4 minute read
According to the Pew Research Center, the millennial generation is on pace to become the nation’s largest living generation with a population projection of 75.3 million people. The dominance that this sacred demographic, ranging from ages 18 to 34, has had on marketing conversations over the last few years is no surprise.
For many companies, “millennial” refers to a well-educated young person with newly acquired disposable income. This persona might also have an impulsive purchasing habit, not much put away in their savings account, and no solid plans for the future. For other companies, they’re an even less defined group of people that possess a heartbeat, an infinite collection of mason jars, and an iPhone. According to mainstream media, millennials are vocal and visible, clique-y and squad-y, easy to follow and hard to predict. I mean, they don’t even buy cereal!
That’s a vast range of people to nail down into one marketing strategy.
Trying to build an efficient and effective marketing strategy from short-sighted conclusions is a lot like racing a Hoverboard against a Razr scooter. You'll waste a lot of excess energy (and look tired and desperate) as you try to keep up. As the resident millennial expert, I’m here to dispel common misconceptions about our generation that could actually be hurting your chances of successfully marketing to Gen Y.
Myth #1: Millennials are getting nostalgic and yearning for traditional marketing.
Sure, we love showing off craft beers and polaroid cameras in pretty flat lay instagrams, but glossy magazine ads, catalog cutouts and newspaper coupons from big brands are like ancient artifacts. So what's the magic tactic that will prove that your company knows how to market to millennials? It's simple. If you want millennials to pay attention to your product, you have to pay attention to them (and lots of it). It’s safe to assume that millennials have spent the vast majority of their trendsetting lives near some type of electronic device or oversized billboard with loud brand messaging, your task is to stand out from the noise.
Fact: Instead of taking a “there’s a lot of fish in the sea” approach, pinpoint the big organic whale in the pond to champion your product. Tap into your network to find the voices that will amplify across industries and platforms in ways that your brand can't. By developing a customer-centric approach, your brand will be able to get closer to an inbound marketing approach that is more welcoming to millennials. Millennials are more than willing to interact with brands on a regular basis than other age groups, but only if it’s a fresh, new approach.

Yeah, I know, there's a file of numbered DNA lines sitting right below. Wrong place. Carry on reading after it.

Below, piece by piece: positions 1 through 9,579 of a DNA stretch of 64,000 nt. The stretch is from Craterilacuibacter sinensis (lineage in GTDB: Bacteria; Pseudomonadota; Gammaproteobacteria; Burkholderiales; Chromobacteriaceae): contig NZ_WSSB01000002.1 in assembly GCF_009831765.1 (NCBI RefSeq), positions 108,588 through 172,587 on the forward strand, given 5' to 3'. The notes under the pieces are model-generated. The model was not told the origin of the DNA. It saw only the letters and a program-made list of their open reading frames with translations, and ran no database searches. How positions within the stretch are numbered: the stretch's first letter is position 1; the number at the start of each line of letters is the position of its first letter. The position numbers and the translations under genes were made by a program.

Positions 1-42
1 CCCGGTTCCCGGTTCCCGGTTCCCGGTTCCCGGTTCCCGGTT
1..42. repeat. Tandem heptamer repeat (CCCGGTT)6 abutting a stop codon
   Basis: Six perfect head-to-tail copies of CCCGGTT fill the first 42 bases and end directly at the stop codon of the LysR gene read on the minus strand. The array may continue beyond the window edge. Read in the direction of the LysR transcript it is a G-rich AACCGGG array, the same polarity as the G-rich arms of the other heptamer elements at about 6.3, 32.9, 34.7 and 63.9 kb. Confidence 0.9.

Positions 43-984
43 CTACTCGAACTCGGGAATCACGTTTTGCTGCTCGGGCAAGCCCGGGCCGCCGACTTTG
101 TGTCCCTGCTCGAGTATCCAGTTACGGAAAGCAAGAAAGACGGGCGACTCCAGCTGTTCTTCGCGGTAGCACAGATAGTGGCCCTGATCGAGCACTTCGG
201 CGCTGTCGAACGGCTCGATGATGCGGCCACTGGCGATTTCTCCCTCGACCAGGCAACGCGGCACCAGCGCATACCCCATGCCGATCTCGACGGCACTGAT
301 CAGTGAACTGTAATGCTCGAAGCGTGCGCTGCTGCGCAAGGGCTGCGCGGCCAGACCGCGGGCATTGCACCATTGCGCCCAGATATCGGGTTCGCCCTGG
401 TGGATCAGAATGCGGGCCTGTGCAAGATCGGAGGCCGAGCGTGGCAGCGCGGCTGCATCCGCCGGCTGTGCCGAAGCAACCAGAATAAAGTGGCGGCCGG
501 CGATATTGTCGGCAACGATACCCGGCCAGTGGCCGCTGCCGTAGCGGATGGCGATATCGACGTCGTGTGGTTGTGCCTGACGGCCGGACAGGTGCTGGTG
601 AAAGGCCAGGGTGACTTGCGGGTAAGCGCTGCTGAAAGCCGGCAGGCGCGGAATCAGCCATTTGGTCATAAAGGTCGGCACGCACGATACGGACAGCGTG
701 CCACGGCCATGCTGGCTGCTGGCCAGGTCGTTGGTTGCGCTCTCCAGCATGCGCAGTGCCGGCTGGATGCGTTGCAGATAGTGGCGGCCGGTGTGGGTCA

Myth #2: Millennials love branded content, brand experiences and well, brands in general.
It’s true, millennials don’t really mind things that are branded as long as they look cool and add some kind of real value. We’ll happily wear your exclusive wristbands at a free concert or even name your next potato chip flavor. This may sound like a payday for big brands, but millennials are inundated with lots of choices so your messages have to stick out. For every brand millennials choose, there are plenty more that we didn’t favor.
Fact: According to a recent survey conducted online by Harris Poll on behalf of Ambassador, 95% of 18-to-34-year-olds say they would like some sort of incentive for (money, product or service, loyalty points, early access, swag) for sharing a product via social media or email. Stand out and make it to the top of the millennial VIP list by getting creative and rewarding certain activities, repeat purchases or touch points with your brand. Your brand has to be hard to forget - and cash, credit, or points are typically hard to forget.
Myth #3: Millennials have their faces buried in tech, they don’t value face-to-face conversations.
Okay, I admit it, many of us do bring our cellphones, tablets and drones to the lunch table with us, never give full responses to your questions, and take selfies mid-sentence. Heck, my favorite way to watch Scandal is while refreshing my Twitter feed and tweeting along with my fellow gladiators. Want to know why we love multiple screens? Because we’re talking to a broader audience than those sitting right in front of us. As much as we love talking about ourselves, we also love talking to our friends about things that we find helpful, entertaining, or just plain charming.
Fact: If your brand is producing buzzworthy content, an irreplaceable service, or an unbeatable product, then we’ll be more than happy to let everyone know about it. In fact, according to a recent survey conducted online by Harris Poll on behalf of Ambassador, 92% of 18-to-34 year-olds say they seek recommendations from friends and family when considering a product purchase — 10% greater than the general population. Provide shareable experiences, rewards and knowledge that can live online and IRL via word-of-mouth.
Demistifying marketing to millenials
Although we’d love to be able to make or break all of your marketing efforts (we’re a pretty vengeful group, don’t you think?), we simply don’t have that much power. The best way to market to millennials is to work around data-supported conclusions and forge the same kind of relationships you would with any other customer. Yes, we tend to speak a different language and sometimes have oddly colored hair, but millennials aren’t aliens. Chances are, your audience of millennial customers just exhibit more pronounced patterns of behavior that exist throughout your customer base. Oh, and most importantly, please stop calling us millennials!